Treasure's Wisdom: (in response to the question from Fischer about why Skylar likes the biggest horse, but yet he is not the biggest kid) "That's because he is neck reigned.....or......because he is not neck reigned.....or something."
Well yesterday was yet another great Wilkes County experience. We became "Cattle-Sale-ians". For those of you who do not know what i am refering to, I will try to bring you up to date. First of all, the most commom saying at this flea-market type sale is ; "I gave $45 for that, but you can have it fer $2.!" Right. Anyhow, we were neglegent and let our dog get pregnant, anyhow she had 6 cute little puppies, which every farm should experience at least once, the kids loved the whole process! Cool stuff. Well the puppies were at least six weeks, and weaned so since it is apparently my "responsibility" to dutifully take care of this situation, the boys, a couple of their friends, and myself loaded up the truck on a beautiful 18 degree frosty morning with 6 cute,lovable adorable, you gotta have one puppies! When we arrived, it was croweded with 3 people, so we went ahead and tried to break ties without crying, and give the puppies away to a loving, caring home. The boys jumped in the back of the truck, pups in hand, and began yelling to the crowd as he passed by "freeee puppppiesss!!" "Your bestest inside dog ever!". That was fun, and definately worth a picture, but no camera in hand. Anyhow all was going well, for about 2 hours (no one took any yet) and for lack of a better description, "Rainman" showed up with a buddy. It was extremely interesting! He was very nice and proceeded to tell us about how he "reallywantedtogetonebutiliveinaapartmentandwecanthaveadogyouknowwhatimeanmanireallywantonebutohtheyaresocuteandiwantone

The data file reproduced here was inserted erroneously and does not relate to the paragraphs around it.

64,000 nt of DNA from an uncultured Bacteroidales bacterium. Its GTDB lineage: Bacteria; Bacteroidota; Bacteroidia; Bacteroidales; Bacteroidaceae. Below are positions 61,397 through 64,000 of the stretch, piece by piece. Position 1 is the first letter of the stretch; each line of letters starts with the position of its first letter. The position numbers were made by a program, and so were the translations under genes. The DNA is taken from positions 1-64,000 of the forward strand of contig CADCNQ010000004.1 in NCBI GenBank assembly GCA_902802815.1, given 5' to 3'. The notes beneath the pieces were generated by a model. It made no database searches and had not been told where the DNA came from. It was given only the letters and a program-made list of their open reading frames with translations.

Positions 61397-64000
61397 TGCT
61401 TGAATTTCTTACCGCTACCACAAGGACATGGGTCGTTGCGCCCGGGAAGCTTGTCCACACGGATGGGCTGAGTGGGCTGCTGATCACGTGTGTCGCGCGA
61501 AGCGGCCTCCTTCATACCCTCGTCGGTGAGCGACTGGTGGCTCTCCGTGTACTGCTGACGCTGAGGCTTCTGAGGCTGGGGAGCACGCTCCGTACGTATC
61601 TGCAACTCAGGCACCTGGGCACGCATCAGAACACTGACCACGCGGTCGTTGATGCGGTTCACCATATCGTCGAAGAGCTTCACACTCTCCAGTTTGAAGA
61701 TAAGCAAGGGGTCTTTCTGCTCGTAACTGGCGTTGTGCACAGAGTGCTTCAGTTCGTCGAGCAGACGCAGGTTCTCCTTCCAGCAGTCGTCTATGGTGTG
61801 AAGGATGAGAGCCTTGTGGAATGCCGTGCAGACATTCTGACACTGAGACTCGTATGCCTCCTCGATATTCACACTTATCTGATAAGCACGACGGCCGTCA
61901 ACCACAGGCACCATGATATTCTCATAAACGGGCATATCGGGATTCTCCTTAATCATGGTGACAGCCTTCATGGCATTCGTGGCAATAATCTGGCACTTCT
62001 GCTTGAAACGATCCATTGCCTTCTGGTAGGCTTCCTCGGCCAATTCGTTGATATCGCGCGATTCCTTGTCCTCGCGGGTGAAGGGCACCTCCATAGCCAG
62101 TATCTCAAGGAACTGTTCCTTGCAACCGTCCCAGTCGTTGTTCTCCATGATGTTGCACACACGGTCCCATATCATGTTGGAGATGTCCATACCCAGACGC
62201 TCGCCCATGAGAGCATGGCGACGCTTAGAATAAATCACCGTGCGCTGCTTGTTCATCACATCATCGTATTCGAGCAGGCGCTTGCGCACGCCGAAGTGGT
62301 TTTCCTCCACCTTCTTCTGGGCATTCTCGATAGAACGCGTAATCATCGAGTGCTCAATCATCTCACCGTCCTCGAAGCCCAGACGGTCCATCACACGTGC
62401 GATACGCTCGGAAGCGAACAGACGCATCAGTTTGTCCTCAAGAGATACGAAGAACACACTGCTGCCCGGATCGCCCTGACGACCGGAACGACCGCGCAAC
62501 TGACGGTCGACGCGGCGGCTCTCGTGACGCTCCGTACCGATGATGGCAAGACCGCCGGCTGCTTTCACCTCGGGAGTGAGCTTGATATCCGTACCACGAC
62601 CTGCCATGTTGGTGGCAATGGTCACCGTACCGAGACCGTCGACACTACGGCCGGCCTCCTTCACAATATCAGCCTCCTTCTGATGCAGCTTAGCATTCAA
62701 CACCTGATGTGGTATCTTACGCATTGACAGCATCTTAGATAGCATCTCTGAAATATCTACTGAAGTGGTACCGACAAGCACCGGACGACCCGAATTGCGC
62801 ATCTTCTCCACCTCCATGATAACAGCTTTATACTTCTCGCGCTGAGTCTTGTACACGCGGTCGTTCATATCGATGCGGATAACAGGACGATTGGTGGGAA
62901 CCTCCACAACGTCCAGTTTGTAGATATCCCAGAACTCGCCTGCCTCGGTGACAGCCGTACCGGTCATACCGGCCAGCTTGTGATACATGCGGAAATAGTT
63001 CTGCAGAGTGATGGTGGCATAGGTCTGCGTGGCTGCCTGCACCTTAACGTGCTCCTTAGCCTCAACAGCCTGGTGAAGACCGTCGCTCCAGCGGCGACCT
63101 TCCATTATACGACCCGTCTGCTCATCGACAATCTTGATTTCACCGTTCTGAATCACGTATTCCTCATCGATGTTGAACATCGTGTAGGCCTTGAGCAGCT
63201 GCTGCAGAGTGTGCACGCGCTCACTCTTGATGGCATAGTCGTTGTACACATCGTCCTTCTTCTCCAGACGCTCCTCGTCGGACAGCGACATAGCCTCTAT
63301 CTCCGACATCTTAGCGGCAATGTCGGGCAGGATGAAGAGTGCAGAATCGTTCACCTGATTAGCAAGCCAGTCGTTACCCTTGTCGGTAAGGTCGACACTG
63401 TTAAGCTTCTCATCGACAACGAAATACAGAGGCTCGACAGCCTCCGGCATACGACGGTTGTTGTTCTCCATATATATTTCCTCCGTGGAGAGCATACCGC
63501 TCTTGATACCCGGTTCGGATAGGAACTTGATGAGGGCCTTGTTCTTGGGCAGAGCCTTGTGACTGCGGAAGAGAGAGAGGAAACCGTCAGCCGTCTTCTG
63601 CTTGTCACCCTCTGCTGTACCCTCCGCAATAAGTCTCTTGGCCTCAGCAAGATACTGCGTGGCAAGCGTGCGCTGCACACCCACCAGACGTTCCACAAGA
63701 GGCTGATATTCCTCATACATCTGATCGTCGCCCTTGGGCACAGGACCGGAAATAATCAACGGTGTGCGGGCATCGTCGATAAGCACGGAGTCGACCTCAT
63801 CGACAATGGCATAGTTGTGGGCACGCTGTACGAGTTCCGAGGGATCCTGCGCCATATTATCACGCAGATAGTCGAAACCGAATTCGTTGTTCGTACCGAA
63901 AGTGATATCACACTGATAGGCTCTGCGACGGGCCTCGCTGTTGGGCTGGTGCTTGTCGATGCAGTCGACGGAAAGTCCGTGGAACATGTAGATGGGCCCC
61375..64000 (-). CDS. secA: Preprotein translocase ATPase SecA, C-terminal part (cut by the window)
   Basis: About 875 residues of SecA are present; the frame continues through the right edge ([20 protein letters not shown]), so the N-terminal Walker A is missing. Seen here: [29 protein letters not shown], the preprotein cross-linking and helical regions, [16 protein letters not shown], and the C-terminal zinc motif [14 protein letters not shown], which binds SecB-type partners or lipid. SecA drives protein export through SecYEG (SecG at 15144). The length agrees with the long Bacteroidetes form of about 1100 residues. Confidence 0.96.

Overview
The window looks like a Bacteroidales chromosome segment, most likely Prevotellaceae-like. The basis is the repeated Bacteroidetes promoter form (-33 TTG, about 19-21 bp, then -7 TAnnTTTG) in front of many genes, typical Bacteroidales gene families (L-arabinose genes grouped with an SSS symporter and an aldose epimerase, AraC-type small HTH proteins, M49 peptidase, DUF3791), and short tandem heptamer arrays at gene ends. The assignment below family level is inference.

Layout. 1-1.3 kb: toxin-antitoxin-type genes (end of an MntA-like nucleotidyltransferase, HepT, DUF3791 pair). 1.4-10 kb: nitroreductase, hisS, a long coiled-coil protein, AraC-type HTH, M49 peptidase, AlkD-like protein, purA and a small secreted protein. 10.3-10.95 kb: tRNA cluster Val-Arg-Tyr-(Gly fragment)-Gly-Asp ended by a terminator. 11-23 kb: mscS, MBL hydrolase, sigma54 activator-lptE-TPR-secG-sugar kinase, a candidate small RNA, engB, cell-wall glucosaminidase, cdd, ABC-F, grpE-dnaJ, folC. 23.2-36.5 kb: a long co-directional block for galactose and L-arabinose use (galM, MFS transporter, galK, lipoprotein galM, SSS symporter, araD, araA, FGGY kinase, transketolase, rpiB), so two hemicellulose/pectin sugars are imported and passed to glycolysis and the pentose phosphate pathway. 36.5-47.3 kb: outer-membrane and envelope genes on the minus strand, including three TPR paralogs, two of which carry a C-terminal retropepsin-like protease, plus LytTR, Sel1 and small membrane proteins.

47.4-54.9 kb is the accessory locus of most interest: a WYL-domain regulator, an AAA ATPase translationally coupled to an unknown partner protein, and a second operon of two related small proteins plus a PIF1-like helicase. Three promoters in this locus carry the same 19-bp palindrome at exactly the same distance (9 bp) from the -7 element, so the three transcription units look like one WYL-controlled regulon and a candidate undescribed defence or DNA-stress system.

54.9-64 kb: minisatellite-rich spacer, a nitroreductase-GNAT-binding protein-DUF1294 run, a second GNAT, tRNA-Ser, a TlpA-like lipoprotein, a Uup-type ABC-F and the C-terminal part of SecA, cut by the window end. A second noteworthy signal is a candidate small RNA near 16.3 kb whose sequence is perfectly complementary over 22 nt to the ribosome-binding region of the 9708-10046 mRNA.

buticanthaveoneyouknowwhatimean" . Whew, what a mouthful! After about 15-20 minutes of that he decided we needed help. "FREEEEEEEE PUPPPPPPIIEEEEEEESSSSSSS!!!!!" Louder than I have ever heard. Everyone in town heard! It was pretty good. I couldn't leave Cory out of this excitement, so i called her up. "Who is screaming that ?" she asked! "We have some help!" I said. It was a blast! Anyhow, we walked around after that, no one was interested, so we ate lunch. After we warmed up a little, we were waiting on a friend, so Keaton decided to try one more time. Well, 20 minuted later, all the puppies were gone! Amazing! We shed tears, and headed home! What a day!
Jewel is very happy to be eating some homegrown corn! She loves it! We were able to save a lot of our corn this year simply by cutting off the tassles and freezing them in the husk. No blanching or canning, simple! This is surely a treat for Jewel, she was a little to young to have it straight out of the garden!